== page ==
A dislocation of what we see around us and what we hear; inviting into our lives the voices of people who are not physically present with us.

Even if you don’t suffer from it, your children probably do:  encased in the audio world of their earbuds and headphones.

Two types of hearing:

  1. Active Listening
  2. Passive Hearing

Two types of listening:

  1. Reductive Listening:  Listening “for,” reduces everything down to what is relevant and discards everything else.  Guys listen reductively
  2. Expansive Listening:  Listening “with” not listening “for,” no destination in mind.  Women listen expansively

For your health, seek out silence.  Move away from silence with intention.  Seek out the sound of wind, water, and birds. Design soundscapes around you with a foreground, a background—all in balanced proportion.

  1. Listen consciously
  2. Protect your ears
  3. Befriend silence
  4. Train your voice
  5. Make music
  6. Design the soundscapes around you
  7. Speak up for quality sound environments around you

Source:  Julian Treasure’s TEDGloabl 2010 presentation on Sound Health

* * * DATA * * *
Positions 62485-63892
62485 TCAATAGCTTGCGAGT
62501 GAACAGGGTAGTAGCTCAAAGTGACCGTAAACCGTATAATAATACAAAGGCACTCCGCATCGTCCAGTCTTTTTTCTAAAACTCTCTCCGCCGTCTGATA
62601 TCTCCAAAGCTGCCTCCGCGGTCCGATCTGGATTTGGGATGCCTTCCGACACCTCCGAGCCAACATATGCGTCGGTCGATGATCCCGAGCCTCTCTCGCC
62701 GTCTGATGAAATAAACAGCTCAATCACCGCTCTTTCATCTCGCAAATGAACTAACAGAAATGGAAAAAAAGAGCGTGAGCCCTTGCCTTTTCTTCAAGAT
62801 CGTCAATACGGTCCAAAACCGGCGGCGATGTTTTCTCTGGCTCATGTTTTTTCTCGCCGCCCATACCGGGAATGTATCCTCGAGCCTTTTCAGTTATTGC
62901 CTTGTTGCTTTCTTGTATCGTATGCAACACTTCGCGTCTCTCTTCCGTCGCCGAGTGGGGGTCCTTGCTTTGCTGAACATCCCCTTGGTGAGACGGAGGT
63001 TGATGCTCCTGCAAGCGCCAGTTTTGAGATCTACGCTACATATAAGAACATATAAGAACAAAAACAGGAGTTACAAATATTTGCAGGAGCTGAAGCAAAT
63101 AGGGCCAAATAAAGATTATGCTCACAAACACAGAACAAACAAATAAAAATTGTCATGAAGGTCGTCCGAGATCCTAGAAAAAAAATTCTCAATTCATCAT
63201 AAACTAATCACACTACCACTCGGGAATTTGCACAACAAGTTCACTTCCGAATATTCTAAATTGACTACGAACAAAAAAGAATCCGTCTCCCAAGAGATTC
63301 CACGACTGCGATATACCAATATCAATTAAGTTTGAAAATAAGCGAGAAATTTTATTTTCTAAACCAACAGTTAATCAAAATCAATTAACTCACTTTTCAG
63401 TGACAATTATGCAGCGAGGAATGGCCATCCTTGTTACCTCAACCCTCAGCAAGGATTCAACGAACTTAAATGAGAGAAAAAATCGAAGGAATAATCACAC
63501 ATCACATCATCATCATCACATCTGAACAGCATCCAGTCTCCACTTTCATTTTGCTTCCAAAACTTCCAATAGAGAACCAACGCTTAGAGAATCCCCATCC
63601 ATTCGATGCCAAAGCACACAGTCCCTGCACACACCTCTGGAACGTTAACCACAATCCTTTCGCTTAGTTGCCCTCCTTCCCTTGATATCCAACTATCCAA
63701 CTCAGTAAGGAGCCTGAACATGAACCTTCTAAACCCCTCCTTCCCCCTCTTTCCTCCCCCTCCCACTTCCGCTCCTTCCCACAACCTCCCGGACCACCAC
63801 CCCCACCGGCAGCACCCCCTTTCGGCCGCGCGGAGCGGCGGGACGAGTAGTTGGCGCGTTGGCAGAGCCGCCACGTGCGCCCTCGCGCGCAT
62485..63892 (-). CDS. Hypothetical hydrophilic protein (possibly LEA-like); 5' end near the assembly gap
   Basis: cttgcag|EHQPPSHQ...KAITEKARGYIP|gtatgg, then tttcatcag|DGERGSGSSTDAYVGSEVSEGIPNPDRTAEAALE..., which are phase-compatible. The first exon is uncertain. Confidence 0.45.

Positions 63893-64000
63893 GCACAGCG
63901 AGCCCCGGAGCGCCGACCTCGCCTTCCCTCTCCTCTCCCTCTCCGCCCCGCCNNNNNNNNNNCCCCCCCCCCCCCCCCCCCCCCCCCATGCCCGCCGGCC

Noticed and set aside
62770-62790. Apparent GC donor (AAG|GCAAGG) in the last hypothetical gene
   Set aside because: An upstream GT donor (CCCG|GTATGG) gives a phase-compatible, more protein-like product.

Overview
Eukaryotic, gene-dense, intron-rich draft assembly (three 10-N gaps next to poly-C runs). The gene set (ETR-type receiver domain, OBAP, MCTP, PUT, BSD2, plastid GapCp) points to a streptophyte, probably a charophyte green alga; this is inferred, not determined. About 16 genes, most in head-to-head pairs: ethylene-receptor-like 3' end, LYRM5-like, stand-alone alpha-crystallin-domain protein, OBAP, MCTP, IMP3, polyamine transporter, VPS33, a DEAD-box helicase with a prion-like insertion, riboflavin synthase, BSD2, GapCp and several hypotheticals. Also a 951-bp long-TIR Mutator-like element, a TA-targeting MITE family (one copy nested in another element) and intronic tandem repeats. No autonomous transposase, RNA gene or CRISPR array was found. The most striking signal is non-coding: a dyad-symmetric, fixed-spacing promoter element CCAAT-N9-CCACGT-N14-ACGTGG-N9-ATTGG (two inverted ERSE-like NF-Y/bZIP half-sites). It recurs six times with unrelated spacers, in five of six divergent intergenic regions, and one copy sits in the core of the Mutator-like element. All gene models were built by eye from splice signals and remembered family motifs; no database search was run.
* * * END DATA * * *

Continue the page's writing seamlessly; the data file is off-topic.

My personal favorite earbuds have been the Ultimate Ears TripleFi 10vi Noise-Isolating Headset from Ultimate Ears.  They are not inexpensive, but they produce a beautiful sound quality and isolate noise effectively.  (I simply tune the screaming brat(s) right out of my field of hearing on the plane as I fly.  They were actually purchased as a reaction to the unforgivable Owen incident.)  I therefore find myself listening at reasonable volumes even in very loud environments, like an airplane.

Additionally, this small headset produces a very nice quality bass response and includes a microphone in the wire.  I love them and have blogged about (reviewed) them before here.  Perhaps the next time I purchase earphones, I will spring for the rather expensive and completely personalized Ultimate Ears Custom In-ear Monitors which sell for almost $1,400 and contain 6 proprietary speakers per monitor.  You go to an audiologist who creates an ear mold which Ultimate Ears uses to create the body of the Monitors so they fit you perfectly.

Of curious note:  Ultimate Ears has an iPhone App that measures the SPL (sound pressure level) around you and promotes their products and the bands that use them.

As a trained musician, I’ve always been very attentive to my hearing and find that to have paid off significantly.  I am frequently told I hear things other my age no longer can hear at all, including the annoying ticking of the HU’s watch.  I have routinely avoided listening at high levels all of my life or even being in loud environments.  In fact, I’ve even attended concerts with my fingers in my ears as the sound was unquestionably unhealthily loud.  Call me a fanatic:  I greatly enjoy my sense of hearing.